Employment Discrimination – Modern science allows doctors to more accurately predict the risk of disease and help patients take important preventative measures to manage or avoid serious medical problems. Because of such diagnostic tools as genetic testing and evaluation of family history, doctors can more effectively shape healthcare treatments to benefit individual patients.
Unfortunately, these valuable medical resources are sometimes misused by employers and insurance companies. In response, the Genetic Information Nondiscrimination Act (GINA) was enacted in November 2009 to protect job candidates, employees, and policyholders from discrimination.
In 2013, the Equal Employment Opportunity Commission (EEOC) filed a lawsuit on behalf of employees of Founders Pavilion, Inc. in Corning, N.Y. claiming violations of GINA. The case was settled in January of this year for $370,000. In the Founders Pavilion case, the nursing home requested that job applicants submit to a pre-employment medical exam that included a review of their family medical histories. This lawsuit was the third filed by the EEOC based on GINA and the third alleging systematic, companywide genetic discrimination. But, with the more prolific use of genetic testing, the Founders Pavilion suit is likely only the beginning.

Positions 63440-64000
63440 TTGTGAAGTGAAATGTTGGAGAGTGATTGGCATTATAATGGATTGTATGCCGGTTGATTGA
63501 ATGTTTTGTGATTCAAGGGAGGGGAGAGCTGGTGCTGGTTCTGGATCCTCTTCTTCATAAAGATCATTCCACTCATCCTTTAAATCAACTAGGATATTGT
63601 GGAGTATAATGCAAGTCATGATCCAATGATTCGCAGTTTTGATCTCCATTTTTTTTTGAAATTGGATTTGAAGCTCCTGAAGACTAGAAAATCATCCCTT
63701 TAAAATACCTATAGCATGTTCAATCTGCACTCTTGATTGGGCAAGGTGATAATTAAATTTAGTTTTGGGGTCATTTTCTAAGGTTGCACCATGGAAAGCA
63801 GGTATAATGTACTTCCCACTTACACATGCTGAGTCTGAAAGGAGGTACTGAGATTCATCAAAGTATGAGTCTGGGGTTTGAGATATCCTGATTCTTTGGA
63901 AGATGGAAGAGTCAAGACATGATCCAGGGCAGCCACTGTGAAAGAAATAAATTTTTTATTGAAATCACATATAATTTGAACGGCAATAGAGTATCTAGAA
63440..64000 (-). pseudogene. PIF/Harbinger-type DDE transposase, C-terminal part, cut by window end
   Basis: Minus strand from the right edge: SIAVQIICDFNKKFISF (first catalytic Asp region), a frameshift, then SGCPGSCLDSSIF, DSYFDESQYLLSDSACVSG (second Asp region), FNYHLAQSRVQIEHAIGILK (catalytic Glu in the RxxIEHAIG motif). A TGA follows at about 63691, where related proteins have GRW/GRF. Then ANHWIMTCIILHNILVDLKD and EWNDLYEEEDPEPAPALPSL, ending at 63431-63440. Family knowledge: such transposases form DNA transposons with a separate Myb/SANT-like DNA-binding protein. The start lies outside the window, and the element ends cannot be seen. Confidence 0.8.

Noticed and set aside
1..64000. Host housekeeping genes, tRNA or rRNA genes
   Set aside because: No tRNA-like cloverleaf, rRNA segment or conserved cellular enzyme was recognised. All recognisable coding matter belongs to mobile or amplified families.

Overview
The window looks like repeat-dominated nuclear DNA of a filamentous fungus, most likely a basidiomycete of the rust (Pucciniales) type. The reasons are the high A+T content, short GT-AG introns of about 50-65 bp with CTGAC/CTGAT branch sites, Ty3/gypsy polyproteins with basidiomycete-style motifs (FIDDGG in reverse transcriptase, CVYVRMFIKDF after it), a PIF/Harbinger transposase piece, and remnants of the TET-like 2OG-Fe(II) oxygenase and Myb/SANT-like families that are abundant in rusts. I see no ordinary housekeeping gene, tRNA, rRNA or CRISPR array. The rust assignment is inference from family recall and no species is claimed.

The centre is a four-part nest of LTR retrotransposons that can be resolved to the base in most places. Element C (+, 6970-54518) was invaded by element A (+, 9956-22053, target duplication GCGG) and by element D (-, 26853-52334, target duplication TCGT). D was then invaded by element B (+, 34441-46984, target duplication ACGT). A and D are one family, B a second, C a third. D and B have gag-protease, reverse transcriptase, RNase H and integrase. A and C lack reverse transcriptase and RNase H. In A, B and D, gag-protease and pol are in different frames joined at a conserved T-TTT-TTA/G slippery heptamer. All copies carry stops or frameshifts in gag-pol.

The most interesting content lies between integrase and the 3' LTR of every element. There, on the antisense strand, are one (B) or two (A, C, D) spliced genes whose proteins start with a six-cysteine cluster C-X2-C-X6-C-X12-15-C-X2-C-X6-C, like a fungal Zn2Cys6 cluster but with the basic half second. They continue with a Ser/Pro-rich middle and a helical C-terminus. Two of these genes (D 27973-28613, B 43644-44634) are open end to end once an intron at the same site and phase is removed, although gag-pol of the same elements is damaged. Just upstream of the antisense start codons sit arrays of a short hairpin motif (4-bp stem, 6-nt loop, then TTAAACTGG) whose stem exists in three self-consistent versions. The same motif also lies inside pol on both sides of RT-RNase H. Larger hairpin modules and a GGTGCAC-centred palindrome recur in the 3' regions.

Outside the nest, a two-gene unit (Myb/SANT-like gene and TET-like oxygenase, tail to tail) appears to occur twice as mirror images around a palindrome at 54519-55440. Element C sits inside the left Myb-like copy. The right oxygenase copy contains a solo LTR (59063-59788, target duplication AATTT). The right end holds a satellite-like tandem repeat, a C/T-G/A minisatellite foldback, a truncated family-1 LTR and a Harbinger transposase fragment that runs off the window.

GINA specifically prohibits employers from “requesting, requiring or purchasing genetic information, and strictly limits the disclosure of genetic information.”
For the purposes of GINA, genetic information includes:
- Data about the employee or a family member obtained from a genetic test
- An employee or family member’s request for genetic services
- Participation by the employee or family member in clinical research
- Details related to a family member’s medical condition
- Family medical history
- Information derived from genetic testing about an employee or family member’s embryo, fetus or newborn
Your DNA should not affect your right to work. If an employer or insurance company discriminated against you based on genetic information, you may have a valid GINA claim. Discuss your case with a New York City employment discrimination attorney to learn more about your rights and options for relief. Call us at 800-807-2209 for a free consultation.